In North India, Nautch /nɔ:tʃ/ is one of several styles of popular dance, performed by young girls known as "Nautch girls".

The word Nautch is an anglicized version of नाच (nāc), a word of Hindi and Urdu, and several other languages of North India, derived from the Sanskrit, Nritya, via the Prakrit, Nachcha. A simple and literal translation of Nautch is "dance" or "dancing".

The culture of the performing art of Nautch rose to prominence during the later period of Mughal Empire, and the Company Rule. Over a period of time, the Nautch traveled outside the confines of the Imperial courts of the Mughals, the palaces of the Nawabs and the Princely states, and the higher echelons of the officials of the British Raj, to the places of relatively smaller Zamindars, and other places.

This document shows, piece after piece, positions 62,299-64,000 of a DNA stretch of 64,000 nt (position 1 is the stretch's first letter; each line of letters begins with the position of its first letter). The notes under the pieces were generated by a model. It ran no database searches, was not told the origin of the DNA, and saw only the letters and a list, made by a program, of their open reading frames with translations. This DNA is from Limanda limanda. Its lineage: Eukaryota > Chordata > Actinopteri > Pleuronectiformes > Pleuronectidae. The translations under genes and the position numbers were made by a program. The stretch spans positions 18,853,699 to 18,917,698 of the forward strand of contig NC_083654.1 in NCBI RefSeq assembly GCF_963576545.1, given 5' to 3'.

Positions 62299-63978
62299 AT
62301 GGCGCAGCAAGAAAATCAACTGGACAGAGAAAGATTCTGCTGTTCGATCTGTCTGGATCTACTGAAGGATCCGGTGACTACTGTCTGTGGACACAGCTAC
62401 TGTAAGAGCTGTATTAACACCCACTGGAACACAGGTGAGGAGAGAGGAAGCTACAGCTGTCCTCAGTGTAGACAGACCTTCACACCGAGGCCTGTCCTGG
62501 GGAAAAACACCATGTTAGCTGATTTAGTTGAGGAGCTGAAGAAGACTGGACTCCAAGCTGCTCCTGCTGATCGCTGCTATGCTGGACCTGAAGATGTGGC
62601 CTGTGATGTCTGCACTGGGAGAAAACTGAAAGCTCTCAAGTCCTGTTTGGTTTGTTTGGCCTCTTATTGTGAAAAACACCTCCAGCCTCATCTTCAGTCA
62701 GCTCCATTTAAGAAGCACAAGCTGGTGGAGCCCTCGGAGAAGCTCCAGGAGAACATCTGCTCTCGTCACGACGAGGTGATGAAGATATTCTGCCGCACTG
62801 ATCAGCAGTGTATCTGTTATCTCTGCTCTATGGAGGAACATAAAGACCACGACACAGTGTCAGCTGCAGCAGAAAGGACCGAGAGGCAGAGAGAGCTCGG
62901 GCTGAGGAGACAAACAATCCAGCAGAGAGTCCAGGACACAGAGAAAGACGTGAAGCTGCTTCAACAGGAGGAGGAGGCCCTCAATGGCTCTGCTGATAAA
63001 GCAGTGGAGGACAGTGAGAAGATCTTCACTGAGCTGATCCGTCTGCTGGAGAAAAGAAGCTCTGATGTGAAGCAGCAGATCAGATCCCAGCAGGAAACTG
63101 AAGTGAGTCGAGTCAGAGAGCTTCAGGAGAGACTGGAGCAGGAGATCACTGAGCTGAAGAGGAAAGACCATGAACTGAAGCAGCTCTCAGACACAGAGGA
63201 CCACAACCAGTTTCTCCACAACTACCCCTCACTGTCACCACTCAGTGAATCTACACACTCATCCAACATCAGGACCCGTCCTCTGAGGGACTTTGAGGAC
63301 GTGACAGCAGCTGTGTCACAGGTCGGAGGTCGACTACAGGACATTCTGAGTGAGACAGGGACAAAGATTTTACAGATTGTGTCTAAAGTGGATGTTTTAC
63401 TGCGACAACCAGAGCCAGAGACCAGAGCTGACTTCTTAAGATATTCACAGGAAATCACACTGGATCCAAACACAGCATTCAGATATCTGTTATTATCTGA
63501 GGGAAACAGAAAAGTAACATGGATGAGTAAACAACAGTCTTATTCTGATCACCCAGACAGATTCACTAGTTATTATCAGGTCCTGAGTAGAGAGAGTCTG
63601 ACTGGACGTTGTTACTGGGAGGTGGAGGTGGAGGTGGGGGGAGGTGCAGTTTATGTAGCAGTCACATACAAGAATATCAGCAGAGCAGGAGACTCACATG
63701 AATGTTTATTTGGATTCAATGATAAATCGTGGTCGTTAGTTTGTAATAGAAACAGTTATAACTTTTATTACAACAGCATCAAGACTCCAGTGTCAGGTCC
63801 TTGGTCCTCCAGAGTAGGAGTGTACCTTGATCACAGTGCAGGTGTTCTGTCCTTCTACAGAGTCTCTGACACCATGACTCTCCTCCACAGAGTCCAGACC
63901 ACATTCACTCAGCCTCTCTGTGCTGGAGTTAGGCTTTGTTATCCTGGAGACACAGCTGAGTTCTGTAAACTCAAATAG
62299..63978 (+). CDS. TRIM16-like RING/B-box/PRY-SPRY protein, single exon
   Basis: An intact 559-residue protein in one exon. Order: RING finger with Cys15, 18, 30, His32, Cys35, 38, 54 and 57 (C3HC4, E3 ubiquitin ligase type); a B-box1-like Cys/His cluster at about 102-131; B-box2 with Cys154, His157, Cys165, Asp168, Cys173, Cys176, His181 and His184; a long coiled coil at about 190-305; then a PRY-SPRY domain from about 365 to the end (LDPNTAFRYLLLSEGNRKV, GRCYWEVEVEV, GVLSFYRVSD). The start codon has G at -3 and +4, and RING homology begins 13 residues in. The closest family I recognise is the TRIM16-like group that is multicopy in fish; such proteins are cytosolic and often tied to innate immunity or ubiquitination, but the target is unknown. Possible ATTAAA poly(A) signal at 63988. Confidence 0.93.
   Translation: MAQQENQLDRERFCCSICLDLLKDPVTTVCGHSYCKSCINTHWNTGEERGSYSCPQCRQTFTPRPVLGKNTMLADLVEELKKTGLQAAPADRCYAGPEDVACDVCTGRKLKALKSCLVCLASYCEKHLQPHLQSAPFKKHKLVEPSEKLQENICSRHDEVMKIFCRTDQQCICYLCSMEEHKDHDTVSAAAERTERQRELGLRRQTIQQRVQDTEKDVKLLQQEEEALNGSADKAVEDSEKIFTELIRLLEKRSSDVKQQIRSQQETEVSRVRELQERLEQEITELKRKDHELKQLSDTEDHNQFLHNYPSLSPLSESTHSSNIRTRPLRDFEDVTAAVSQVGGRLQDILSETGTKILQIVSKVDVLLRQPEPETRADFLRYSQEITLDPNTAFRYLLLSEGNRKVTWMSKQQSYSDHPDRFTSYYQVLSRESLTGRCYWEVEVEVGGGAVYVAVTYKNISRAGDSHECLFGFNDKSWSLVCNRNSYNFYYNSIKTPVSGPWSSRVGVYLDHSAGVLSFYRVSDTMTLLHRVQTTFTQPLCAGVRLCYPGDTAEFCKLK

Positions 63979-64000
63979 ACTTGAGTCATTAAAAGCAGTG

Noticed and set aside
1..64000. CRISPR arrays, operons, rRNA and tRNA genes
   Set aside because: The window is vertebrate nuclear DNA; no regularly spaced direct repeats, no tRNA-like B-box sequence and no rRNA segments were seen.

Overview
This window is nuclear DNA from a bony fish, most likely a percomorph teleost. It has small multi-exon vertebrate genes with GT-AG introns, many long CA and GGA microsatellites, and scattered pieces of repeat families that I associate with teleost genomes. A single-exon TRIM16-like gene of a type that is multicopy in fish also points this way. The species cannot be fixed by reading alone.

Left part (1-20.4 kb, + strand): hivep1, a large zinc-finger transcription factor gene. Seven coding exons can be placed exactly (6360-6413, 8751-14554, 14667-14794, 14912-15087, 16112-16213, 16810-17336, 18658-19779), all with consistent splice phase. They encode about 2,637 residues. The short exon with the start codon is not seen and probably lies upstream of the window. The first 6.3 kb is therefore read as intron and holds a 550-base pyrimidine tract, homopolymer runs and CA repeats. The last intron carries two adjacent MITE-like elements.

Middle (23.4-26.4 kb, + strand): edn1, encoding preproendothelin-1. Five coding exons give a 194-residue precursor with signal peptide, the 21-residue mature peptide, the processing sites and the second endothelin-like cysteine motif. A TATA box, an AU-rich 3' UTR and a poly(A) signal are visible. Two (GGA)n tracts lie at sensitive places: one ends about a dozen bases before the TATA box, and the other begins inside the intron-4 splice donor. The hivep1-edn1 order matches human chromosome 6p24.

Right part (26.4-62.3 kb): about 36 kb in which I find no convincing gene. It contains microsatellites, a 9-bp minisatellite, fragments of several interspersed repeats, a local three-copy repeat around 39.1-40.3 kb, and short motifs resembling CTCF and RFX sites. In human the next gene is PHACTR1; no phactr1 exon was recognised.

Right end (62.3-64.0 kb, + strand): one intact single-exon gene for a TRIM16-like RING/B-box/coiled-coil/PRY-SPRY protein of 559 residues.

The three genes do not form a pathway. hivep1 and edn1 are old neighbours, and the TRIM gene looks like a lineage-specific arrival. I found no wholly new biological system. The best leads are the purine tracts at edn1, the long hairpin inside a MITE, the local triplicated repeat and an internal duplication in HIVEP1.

Some references use the terms Nautch and Nautch girls to describe Devadasis who used to perform Hindu ritual and religious dances in the Hindu temples of India. However, there is not much commonality between the Devadasis and the Nautch girls. The former performed dances, mostly Indian classical dances, including the ritual dances, in the precincts of the Hindu temples to please the temple deities, whereas the Nautch girls performed Nautches for the pleasure of the human beings.

See also

Further reading

  • Nautch Girls of India:Dancers, Singers, Playmates by Pran Nevile

External links

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